Rickesh Patel on fee-free publishing in Journal of Experimental Biology through our Read & Publish initiative
Rickesh Patel from Lund University, Sweden speaks to our Publisher Claire Moulton about publishing Open Access without charge in Journal of Experimental Biology through our Read & Publish initiative.
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Claire Moulton: To explore the author benefits of Open Access publishing through our Read & Publish agreements, I'm meeting with some of our authors to hear more.
Claire Moulton: I'm here with corresponding author, Rickesh Patel who is currently a postdoc at Lund University in Sweden.
Claire Moulton: With his co-authors, he recently published an article in Journal of Experimental Biology showing that mantis shrimp can identify an object by its shape rather than its colour.
Claire Moulton: Ricky, what does it mean for you as an author to be able to publish Open Access through our Read & Publish initiative?
Rickesh Patel: It actually now means quite a bit.
Rickesh Patel: So during my fairly short career as a scientist I've been really privileged to be part of universities and institutions that have had subscriptions to The Company of Biologists and JEB.
Rickesh Patel: So it's never really been a problem for me personally to be able to access these papers.
Rickesh Patel: However, I can imagine there are quite a few individuals that might be interested in the science, like science communicators or people that might be writing about science on their blog spots or other things like that that may not be part of institutions that allow them free access to these articles.
Rickesh Patel: And that could be a struggle for them.
Rickesh Patel: So it's really nice to know that my article which is Open Access will be freely available to anyone that wants that information and can access it.
Claire Moulton: How did you experience the Read & Publish workflow?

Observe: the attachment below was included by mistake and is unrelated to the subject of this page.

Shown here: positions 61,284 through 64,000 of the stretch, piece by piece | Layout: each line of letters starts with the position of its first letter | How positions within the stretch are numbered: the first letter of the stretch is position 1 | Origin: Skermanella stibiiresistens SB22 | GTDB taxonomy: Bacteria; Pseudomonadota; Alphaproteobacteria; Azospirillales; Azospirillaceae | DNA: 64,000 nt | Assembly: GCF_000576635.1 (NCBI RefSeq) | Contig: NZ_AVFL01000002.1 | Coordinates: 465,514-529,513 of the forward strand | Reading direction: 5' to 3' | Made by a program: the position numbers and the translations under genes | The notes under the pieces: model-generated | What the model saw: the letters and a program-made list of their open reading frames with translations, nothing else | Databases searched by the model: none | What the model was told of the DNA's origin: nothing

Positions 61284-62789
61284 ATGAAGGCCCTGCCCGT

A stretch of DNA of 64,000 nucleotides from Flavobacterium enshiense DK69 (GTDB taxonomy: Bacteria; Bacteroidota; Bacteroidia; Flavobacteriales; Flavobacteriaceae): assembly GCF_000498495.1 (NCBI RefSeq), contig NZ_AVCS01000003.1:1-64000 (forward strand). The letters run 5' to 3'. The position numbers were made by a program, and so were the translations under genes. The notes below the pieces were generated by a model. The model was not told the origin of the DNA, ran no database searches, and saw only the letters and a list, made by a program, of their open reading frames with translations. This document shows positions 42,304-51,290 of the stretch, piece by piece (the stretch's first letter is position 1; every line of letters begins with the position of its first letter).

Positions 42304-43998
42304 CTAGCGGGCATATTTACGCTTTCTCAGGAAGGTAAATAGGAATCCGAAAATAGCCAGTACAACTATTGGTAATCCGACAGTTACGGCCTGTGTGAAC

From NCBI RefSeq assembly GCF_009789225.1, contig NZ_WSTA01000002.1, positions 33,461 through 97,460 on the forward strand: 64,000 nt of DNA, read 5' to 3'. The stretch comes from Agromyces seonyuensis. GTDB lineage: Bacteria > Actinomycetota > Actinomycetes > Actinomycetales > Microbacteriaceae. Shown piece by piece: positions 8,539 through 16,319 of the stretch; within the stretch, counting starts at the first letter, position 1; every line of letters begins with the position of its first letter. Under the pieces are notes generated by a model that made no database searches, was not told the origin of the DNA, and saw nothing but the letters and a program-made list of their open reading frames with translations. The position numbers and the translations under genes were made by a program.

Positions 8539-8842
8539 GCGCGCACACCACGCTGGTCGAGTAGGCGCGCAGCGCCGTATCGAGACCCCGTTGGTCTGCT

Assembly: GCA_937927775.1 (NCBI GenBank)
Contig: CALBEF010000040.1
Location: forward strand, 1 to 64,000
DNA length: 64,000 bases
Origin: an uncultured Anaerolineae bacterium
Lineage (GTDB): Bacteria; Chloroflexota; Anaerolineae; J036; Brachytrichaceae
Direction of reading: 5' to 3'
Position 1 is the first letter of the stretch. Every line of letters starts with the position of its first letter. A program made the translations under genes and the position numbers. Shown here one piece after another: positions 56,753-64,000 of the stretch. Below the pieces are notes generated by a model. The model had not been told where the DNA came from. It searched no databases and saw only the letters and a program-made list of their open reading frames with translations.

Claire Moulton: Was it simple to use?
Claire Moulton: Did you have to fill in paperwork?
Rickesh Patel: It was extremely simple.
Rickesh Patel: So I did my work in my previous institution but now I'm a postdoc at Lund University and I emailed JEB explaining my situation and they told me it was fine.
Rickesh Patel: So I went ahead and did the the Read & Publish agreement and it was very simple.
Rickesh Patel: There's very little paperwork and it really wasn't any more complicated than normally publishing.
Claire Moulton: Can you tell us a little bit about the story behind your paper?
Rickesh Patel: Sure. So mantis shrimp are marine crustaceans which have become recently quite popular due to their really wonderful eyes they have.
Rickesh Patel: So they have these two fairly large eyes on their heads that can move independently from one another but they're most famous for the really striking photoreceptor diversity that they have in the retinas.
Rickesh Patel: And they have all sorts of spectral channels that go from the deep UV all the way to the far red.
Rickesh Patel: So I also found recently with my co-author that mantis shrimp will use landmarks during navigation.
Rickesh Patel: So while running those experiments, when I started noticing that they would actually use landmarks when navigating,
Rickesh Patel: it really got me thinking about what mantis shrimp used when they recognise an object.
Rickesh Patel: What visual information is salient to a mantis shrimp when it sees an object and recognises it.
Rickesh Patel: So I developed an experiment in which mantis shrimp were trained to [recognise] an object of a specific colour and shape.
Rickesh Patel: So my co-authors and I found that mantis shrimp in our experiment were able to recognise the object's shape but was not able to recognise the object's colour.
Rickesh Patel: And during an experiment in which we conflicted the cues where we presented two objects and one had the correct shape and one had the correct colour, mantis shrimp would more often than not choose the object of the correct shape over the correct colour.
Rickesh Patel: So in total, we found that in our experiment mantis shrimp were able to identify the object shape but was not able to identify the object's colour and therefore the shape seem to be more important.
Claire Moulton: So I noticed that you're also an illustrator and is that mainly scientific images?
Rickesh Patel: So as a bachelor's student I actually had a dual degree in biology and in visual art.
Rickesh Patel: And that was for a scientific illustration.
Rickesh Patel: So I've done that a fair bit, but I also do enjoy other visual arts, like drawing and painting, but yes, I do scientific illustrations quite a bit.
Claire Moulton: Okay. Thank you so much for giving your time today because it really does mean a lot to us to be able to feature authors who have been successful publishing with the journals and being able to publish Open Access through our Read & Publish agreements.
Claire Moulton: Thank you very much.
Rickesh Patel: It's my pleasure. Thanks.
Claire Moulton: Thank you.